In Review: 'TÁR,' 'Decision to Leave'
Todd Field's first film in 16 years and Park Chan-wook's latest byzantine mystery are both multi-layered triumphs of subtlety and style.
Dir. Todd Field
TÁR has entered the discourse.
Or, to put it another way, TÁR has complicated the discourse, suggesting all the ways it falls short of a reality that’s knottier and more irreducibly human than the conversation ever gets. Here’s the story of a famous artist whose arrogance and predatory behavior finally leads to a public reckoning that was perhaps a long time coming. In that, it intersects with the #MeToo and “cancel culture” discussions, but it blocks out the noise, often literally, to focus on the fullness of an immensely flawed person whose monstrousness is tangled up in the power, entitlement and creative myopia of her work. A tweet thread wouldn’t cover it. An Op-Ed wouldn’t, either.
By description, TÁR sounds like a reactionary screed, like Michael Crichton’s Disclosure repurposed for the age of Harvey Weinstein: What if acts of sexual exploitation were engineered by a woman instead of a man? But that’s thankfully not the film Todd Field has written and directed, which burrows itself so deeply into a single character’s perspective that it defies all generalization or facile politicking. Following 2001’s In the Bedroom and 2006’s Little Children, this is only Field’s third feature in 21 years, a pace that encourages comparisons to Stanley Kubrick, who directed him as an actor in Eyes Wide Shut. The common thread is the treatment of provocative, potentially lurid subject matter with a keen moral seriousness. His films may lack pulp, but they’ve got plenty of juice.
The Reveal is a reader-supported newsletter dedicated to bringing you great essays, reviews and conversation about movies. While both free and paid subscriptions are available, please consider a paid subscription to support our long-term sustainability
In a career-best performance—all the more astounding given the career—Cate Blanchett brings passion, imperiousness and brittle vulnerability to the role of Lydia Tár, a conductor who’s more of a household name in Field’s cinematic world than the one we currently occupy. Her résumé, offered by New Yorker writer Adam Gopnik (playing himself) in a Q&A before an audience of admirers, is sterling to put it mildly, including an apprenticeship with Leonard Bernstein, an EGOT (Emmy, Grammy, Oscar, Tony) in her trophy case, and positions as maestro before the world’s greatest orchestras. Now leading the Berlin Philharmonic, which she’s preparing to lead through Mahler’s 5th symphony, Lydia is at the peak of her notoriety, with an upcoming memoir (Tár on Tár) ready to grace the bestseller list. But as the expression goes, the bigger they are…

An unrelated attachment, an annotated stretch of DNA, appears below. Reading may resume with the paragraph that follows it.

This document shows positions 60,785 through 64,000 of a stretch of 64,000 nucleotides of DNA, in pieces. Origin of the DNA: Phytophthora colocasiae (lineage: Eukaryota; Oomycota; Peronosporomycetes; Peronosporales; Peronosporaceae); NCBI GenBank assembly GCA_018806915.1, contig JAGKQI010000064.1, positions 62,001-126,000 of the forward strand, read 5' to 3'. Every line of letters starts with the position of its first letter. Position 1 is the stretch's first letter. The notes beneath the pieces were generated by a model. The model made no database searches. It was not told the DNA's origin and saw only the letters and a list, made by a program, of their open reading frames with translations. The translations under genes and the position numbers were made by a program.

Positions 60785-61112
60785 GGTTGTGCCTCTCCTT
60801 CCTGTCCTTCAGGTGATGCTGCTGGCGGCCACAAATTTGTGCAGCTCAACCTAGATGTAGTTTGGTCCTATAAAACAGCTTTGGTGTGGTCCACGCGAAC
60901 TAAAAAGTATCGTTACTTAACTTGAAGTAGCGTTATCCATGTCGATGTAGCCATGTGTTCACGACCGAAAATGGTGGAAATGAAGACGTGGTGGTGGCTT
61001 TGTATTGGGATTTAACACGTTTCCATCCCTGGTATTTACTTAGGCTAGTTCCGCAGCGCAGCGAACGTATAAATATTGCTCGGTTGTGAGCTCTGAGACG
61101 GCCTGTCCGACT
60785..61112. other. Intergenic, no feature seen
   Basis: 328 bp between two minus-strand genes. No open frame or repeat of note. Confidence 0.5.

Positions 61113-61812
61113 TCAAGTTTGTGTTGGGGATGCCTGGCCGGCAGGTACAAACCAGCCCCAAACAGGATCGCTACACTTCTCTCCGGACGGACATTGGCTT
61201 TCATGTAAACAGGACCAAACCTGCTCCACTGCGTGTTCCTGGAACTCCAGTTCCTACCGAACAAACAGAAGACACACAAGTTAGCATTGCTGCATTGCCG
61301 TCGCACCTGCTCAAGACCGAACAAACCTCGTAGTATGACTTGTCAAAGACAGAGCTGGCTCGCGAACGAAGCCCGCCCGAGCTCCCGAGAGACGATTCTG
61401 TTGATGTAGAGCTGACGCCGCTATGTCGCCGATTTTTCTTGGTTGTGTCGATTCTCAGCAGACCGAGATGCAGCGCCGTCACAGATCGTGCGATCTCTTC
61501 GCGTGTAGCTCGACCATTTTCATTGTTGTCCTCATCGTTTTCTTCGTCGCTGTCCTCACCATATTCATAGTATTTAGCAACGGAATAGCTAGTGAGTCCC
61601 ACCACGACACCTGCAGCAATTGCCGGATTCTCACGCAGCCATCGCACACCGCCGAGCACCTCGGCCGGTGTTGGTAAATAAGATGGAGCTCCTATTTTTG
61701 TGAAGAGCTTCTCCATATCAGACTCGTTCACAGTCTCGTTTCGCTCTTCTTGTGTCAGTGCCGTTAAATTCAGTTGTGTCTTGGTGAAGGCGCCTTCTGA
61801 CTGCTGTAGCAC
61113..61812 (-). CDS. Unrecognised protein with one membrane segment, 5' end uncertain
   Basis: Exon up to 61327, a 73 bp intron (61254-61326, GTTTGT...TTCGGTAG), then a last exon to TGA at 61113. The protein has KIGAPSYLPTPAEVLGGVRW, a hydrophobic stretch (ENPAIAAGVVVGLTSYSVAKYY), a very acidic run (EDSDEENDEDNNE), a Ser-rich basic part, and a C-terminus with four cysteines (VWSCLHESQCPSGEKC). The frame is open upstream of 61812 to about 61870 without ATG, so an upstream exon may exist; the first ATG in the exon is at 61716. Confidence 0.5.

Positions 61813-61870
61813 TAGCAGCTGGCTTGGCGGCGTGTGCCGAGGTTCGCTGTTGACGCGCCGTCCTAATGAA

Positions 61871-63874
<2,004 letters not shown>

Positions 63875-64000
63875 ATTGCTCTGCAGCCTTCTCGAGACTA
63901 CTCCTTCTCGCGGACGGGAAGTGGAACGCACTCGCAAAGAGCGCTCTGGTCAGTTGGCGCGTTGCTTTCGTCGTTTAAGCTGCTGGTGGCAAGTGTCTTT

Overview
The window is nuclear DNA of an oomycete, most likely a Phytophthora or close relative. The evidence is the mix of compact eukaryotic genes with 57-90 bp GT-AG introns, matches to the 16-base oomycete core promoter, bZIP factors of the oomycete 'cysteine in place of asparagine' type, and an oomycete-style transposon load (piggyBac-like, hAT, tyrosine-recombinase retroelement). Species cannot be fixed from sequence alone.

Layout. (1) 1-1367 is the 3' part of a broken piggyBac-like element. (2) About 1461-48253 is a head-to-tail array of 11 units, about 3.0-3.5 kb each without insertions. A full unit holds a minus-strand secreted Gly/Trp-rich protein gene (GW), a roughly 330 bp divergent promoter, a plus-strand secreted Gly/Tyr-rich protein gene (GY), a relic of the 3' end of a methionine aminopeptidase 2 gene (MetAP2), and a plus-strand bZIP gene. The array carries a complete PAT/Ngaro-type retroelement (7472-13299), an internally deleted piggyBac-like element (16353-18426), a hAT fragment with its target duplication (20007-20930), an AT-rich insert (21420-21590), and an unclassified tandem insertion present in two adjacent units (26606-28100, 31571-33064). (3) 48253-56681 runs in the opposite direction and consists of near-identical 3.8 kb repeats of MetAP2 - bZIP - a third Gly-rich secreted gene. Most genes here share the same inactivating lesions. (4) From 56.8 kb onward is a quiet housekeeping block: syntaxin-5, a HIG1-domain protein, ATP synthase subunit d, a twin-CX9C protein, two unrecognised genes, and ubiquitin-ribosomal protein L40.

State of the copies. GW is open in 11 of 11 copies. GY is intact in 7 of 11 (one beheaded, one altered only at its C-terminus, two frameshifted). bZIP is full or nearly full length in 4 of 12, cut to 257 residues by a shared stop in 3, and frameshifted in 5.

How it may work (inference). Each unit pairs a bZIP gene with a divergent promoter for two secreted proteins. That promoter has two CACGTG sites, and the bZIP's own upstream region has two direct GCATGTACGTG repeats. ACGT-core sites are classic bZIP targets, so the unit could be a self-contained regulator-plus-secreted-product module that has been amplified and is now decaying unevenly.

… the harder they fall. As Lydia prepares to add more feathers to a cap of peacock plumage, Field patiently collects signs of unease under the surface—tremors that the maestro, by dint of her ivory-tower entitlement, is the last to feel. Her assistant Francesca (Noémie Merlant, of Portrait of a Lady on Fire) regards her with equal parts admiration and resentment, and Lydia finds her so essential that she actively sabotages Francesca’s attempts to advance her career. Though Lydia lives with Sharon, the first violinist (Nina Hoss), and their young daughter Petra, it’s something of an open secret that she uses her position to “mentor” attractive female protégés like her latest charge, a Russian cellist (Sophie Kauer) named Olga. These hairline cracks in Lydia’s sterling facade start to spread quickly, however, when a suicide overseas raises questions bout her relationship to a former student.
Much like the similarly Weinstein-adjacent drama The Assistant, albeit on a much larger scale, the genius of TÁR is its fixed perspective, which limits the audience’s experience almost entirely to the world as Lydia sees it. Or doesn’t. The same focus that allows her to deconstruct Mahler to the tiniest detail—at one point, she orders the trumpeter to play backstage to get the distanced sound she wants—prevents her from noticing the maelstrom that’s developing around her. Of course, she assumes that she’s insulated from consequences, as most powerful people do, but that insulation cuts both ways, exposing her lack of self-awareness and a deep moral turpitude. Field implies persuasively that Lydia’s flaws cannot be disentangled from her brilliance; she’s a servant to her narrow impulses and expects to be accommodated.